Nigeria’s economy, already the largest in Africa, is expected to represent almost 3% of the global economy by 2040. Its military spending is set to increase significantly over the next 25 years, ready to overtake Africa’s current military heavyweight, Algeria, in more or less 10 years. By 2040, Nigeria is forecast to account for nearly a fifth of Africa’s total power capabilities.

By 2040, Nigeria is forecast to account for nearly a fifth of Africa’s total power

Ethiopia, the other rising power, is coming from a low base and the country will remain the poorest among the Big Five. Nevertheless, by 2040 it is expected to be the sixth largest African economy due to high average economic growth rates. Algeria, Egypt and South Africa are likely to grow below the African average growth rate of 6.3% per annum. The size of their populations will also stagnate – although this is due to higher general levels of development, which are associated with lower fertility rates.

Among the Big Five, Egypt has traditionally dominated the category of global diplomatic engagement. This can be gauged according to the number of embassies abroad, the number of memberships to international organisations and the number of international treaties ratified by a country. Egypt’s strategic location, and its important role in both Arab and African nationalism, ensures that it is deeply connected internationally. Egypt is closely followed by South Africa, Nigeria and Algeria, while Ethiopia lags behind. Not surprisingly, South Africa made big strides after the end of apartheid in 1994 when the country reintegrated into the international community.

The way the Big Five project power is not necessarily in line with their capabilities. After all, power is as much about potential as it is about concrete projection. Some countries are able to influence more international actors, institutions or regimes than would be expected based on their capabilities, while others don’t live up to their potential.

It is questionable whether South Africa will continue punching above its weight

This is the case for Nigeria, which has been punching below its weight despite a strong set of capabilities. High levels of internal instability and corruption along with a political economy of violence compromise the country’s prospects. There is also a lack of strategic vision in the foreign-policy domain, which has recently been aggravated by the growing threat of Boko Haram.

Algeria’s role in Africa is also at odds with its relatively robust albeit declining capabilities. Faced with significant domestic and regional threats, Algeria remains focused on the need to maintain a large military capacity for internal purposes.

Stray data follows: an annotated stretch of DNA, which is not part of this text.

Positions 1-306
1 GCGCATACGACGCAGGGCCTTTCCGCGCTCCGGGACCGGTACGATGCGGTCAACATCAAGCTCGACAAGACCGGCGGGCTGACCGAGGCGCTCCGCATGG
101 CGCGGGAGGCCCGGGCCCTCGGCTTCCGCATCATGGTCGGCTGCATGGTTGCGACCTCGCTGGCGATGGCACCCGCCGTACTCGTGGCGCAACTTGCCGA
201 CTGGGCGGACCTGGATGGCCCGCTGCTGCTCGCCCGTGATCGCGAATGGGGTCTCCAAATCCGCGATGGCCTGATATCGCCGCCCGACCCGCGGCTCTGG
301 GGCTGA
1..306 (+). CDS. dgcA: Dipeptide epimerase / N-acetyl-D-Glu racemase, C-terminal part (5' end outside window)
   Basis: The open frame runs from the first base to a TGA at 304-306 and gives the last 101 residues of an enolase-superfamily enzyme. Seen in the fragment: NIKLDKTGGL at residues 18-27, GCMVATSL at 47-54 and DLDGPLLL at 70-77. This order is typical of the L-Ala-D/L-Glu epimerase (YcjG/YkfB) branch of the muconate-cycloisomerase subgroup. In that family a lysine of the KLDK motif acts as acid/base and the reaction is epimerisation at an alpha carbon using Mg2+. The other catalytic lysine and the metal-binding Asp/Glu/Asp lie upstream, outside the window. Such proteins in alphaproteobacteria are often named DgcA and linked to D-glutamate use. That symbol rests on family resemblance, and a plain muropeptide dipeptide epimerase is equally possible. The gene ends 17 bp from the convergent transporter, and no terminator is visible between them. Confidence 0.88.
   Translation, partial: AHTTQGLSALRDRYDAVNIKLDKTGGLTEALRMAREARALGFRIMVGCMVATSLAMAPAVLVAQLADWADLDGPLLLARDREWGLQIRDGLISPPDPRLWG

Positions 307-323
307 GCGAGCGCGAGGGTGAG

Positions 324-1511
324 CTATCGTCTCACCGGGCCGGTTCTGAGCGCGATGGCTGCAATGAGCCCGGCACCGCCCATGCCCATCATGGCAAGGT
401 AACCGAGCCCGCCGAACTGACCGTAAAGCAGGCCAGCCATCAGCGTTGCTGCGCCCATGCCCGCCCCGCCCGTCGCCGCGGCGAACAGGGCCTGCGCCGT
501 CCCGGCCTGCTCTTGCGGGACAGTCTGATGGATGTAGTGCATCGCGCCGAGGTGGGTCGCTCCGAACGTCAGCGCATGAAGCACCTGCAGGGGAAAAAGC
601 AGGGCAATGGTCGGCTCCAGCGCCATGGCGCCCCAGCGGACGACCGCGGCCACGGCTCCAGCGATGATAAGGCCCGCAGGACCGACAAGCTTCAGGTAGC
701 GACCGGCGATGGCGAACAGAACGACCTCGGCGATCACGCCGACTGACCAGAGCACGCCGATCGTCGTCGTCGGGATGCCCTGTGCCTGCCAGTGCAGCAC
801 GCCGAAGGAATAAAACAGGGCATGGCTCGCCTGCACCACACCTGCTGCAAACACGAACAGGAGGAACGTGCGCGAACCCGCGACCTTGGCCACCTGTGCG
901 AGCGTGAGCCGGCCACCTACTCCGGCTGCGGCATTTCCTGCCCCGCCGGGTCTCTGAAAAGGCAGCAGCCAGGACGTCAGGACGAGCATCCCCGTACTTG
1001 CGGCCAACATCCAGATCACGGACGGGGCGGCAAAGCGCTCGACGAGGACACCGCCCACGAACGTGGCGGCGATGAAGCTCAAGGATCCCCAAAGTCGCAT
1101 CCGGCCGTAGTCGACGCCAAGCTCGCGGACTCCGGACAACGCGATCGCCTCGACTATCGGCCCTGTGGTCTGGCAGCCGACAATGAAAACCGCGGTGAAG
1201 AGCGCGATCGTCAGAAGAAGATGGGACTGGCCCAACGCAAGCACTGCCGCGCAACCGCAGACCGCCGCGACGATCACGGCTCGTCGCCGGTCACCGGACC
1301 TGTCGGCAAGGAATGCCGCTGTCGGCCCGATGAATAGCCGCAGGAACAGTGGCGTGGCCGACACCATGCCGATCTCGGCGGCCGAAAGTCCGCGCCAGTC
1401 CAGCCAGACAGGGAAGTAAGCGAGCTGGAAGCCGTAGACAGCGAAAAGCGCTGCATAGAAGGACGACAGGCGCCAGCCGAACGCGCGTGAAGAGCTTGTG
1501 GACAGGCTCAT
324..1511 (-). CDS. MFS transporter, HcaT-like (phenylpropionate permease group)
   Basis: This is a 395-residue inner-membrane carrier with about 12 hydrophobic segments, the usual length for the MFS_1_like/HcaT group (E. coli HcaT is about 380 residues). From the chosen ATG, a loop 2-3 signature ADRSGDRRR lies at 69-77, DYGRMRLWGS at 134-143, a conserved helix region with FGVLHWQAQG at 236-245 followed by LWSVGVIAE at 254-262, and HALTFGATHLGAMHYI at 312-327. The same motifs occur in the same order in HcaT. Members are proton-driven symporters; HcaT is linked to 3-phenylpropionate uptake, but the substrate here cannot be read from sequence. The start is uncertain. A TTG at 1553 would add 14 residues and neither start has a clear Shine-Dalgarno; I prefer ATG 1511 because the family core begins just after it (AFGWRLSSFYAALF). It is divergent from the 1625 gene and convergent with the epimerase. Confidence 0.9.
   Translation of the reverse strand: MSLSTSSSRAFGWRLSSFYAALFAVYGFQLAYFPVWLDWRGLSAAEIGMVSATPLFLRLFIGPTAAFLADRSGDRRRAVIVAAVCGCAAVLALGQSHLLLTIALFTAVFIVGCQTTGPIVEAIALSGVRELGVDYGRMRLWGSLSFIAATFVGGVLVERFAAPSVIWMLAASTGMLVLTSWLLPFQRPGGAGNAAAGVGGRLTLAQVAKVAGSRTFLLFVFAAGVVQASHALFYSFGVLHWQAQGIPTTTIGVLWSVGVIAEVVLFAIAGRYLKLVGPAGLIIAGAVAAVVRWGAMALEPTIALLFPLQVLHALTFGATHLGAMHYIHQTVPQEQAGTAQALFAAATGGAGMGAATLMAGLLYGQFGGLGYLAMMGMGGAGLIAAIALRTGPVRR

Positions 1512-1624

Egypt punches above its weight internationally, but below its weight in the African context. The country is struggling to cope with the aftermath of the Arab Spring as well as spill-over effects of the conflict in neighbouring Libya. Domestic challenges seem to detract from projecting power outside of the country, with external priorities evolving around the conflict in the Middle East and efforts to contain terrorism.

In contrast, both South Africa and Ethiopia have largely punched above their weight. Despite its limited capabilities, Ethiopia is Africa’s largest contributor to United Nations peacekeeping missions and plays an important role in peace and security matters in the Horn of Africa. Indeed, regional security is a domestic priority for Ethiopia.

South Africa, for its part, has capitalised on the miracle of the transition to democracy; Nelson Mandela’s legacy; the international activism of his successor, Thabo Mbeki, as well as several years of healthy economic growth and a benign global environment. Yet it is questionable whether the current context of stagnant or even declining capabilities and a lack of credible leadership will allow South Africa to continue punching above its weight in the medium-term future.

What seems certain is that the distribution of relative power in Africa will remain multipolar, with various countries fulfilling the role of regional leaders.

Julia Schünemann, Senior Researcher and Project Leader, African Futures and Innovation Section, ISS Pretoria; Jakkie Cilliers, Executive Director, ISS; Jonathan D. Moyer, Associate Director, Frederick S. Pardee Center for International Futures.

South Sudan – rump of loyal MPs votes to extend Kiir’s tenure in power by two years

Sudan Tribune